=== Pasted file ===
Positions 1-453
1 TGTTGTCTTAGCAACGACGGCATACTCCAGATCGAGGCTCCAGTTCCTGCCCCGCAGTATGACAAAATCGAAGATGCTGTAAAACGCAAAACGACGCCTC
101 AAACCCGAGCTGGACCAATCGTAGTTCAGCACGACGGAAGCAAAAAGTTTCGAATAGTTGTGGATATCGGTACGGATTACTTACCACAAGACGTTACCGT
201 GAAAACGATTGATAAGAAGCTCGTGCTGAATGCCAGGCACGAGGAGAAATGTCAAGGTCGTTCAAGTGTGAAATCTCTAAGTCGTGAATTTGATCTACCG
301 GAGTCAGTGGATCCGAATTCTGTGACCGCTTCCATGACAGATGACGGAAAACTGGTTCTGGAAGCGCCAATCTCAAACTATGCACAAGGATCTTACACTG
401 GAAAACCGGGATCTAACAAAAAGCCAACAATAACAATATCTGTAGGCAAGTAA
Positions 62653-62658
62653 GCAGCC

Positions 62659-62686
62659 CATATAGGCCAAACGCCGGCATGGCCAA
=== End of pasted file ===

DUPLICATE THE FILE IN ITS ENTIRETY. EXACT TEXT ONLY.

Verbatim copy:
Positions 1-453
1 TGTTGTCTTAGCAACGACGGCATACTCCAGATCGAGGCTCCAGTTCCTGCCCCGCAGTATGACAAAATCGAAGATGCTGTAAAACGCAAAACGACGCCTC
101 AAACCCGAGCTGGACCAATCGTAGTTCAGCACGACGGAAGCAAAAAGTTTCGAATAGTTGTGGATATCGGTACGGATTACTTACCACAAGACGTTACCGT
201 GAAAACGATTGATAAGAAGCTCGTGCTGAATGCCAGGCACGAGGAGAAATGTCAAGGTCGTTCAAGTGTGAAATCTCTAAGTCGTGAATTTGATCTACCG
301 GAGTCAGTGGATCCGAATTCTGTGACCGCTTCCATGACAGATGACGGAAAACTGGTTCTGGAAGCGCCAATCTCAAACTATGCACAAGGATCTTACACTG
401 GAAAACCGGGATCTAACAAAAAGCCAACAATAACAATATCTGTAGGCAAGTAA
Positions 62653-62658
62653 GCAGCC

Positions 62659-62686
62659 CATATAGGCCAAACGCCGGCATGGCCAA